Friday, October 25, 2013

The Catalyst of Creation: Surprised by Saintliness

Stanley Fish would argue that as we read Paradise Lost, we feel for the character of Satan and that surprises us. To over-simplify his argument, we, as inherently good creatures, are surprised by what is deemed "other."

In Book VIII and IX of Paradise Lost, Adam and Eve have a similar experience as the reader. There is one specific time in which Adam's curiosity is aroused by the mysteries of God's creations and upon seeking explanation from Raphael is charged to
"Solicit not thy thoughts with matters hid;
Leave them to God above; him serve, and fear.
. . . Heaven is for thee too high
To know what passes there; be lowly wise:
Think only what concerns thee, and thy being;"
Adam is charged, not with sin, but with what could become sin. Eve, too, upon having the dream of eating the fruit has not sinned, but the seed of sin has been planted. Both husband and wife are surprised at this troubling event leading us to infer that they are, in fact, pure. Sin and the idea that it is within their capabilities is surprising and therefore "other."

The mysteries of God's creations also illicit surprise from quite another source. Here is Satan's reaction to God's crowning achievement, Eve:

"Her heavenly form
Angelic, but more soft, and feminine,
Her graceful innocence, her every air
Of gesture, or least action, overawed
His malice, and with rapine sweet bereaved
His fierceness of the fierce intent it brought:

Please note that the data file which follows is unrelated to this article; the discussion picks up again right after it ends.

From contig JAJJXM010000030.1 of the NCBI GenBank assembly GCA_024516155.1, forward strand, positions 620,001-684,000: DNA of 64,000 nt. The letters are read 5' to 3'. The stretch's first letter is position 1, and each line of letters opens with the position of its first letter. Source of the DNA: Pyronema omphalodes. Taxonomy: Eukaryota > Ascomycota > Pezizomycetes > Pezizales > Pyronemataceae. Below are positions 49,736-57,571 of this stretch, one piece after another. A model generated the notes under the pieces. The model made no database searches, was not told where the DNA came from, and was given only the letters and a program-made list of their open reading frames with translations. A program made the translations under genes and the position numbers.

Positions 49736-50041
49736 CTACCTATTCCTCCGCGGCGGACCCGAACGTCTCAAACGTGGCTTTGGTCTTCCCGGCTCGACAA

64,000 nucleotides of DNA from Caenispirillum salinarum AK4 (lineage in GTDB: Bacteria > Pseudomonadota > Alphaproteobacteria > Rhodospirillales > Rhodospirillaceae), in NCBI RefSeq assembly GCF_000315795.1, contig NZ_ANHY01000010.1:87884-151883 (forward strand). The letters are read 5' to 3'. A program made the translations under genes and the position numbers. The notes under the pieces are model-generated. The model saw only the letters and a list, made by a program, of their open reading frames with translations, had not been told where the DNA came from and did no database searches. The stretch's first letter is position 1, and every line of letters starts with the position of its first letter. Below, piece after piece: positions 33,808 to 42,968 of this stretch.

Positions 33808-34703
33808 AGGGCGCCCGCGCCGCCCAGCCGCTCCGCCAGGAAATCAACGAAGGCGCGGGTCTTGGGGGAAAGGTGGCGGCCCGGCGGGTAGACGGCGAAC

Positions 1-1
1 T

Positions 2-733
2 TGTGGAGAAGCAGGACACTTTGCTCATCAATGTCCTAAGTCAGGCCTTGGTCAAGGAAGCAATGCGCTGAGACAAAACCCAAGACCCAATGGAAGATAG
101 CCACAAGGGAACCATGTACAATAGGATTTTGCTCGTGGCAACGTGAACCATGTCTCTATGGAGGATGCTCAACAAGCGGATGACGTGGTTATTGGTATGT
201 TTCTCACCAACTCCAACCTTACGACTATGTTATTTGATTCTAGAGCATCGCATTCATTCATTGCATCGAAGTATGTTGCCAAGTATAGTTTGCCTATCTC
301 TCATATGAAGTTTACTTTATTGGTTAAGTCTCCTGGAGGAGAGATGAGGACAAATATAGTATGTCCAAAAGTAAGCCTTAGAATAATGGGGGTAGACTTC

That space the Evil-one abstracted stood
From his own evil, and for the time remained
Stupidly good; of enmity disarmed,
Of guile, of hate, of envy, of revenge:
But the hot Hell that always in him burns,
Though in mid Heaven, soon ended his delight,
And tortures him now more, the more he sees
Of pleasure, not for him ordained: then soon
Fierce hate he recollects, and all his thoughts
Of mischief, gratulating, thus excites."
The very same thing that caused surprise and fear of evil in Adam and Eve, was the source of surprise and fear of good in Satan. Is it that this "good" is decidedly "other" than his character? Perhaps it's not surprising after his declaration "Evil, be thou my good." In Milton's Paradise Lost, what surprises us is a gauge of our goodness. It's the majesty of the earth and God's other creations that can only be sublime enough to illicit this surprise. When surprised by sin, you're a saint. When surprised by saintliness, you're a sinner. It's not being surprised that should surprise you, but what surprises you that you should find surprising.

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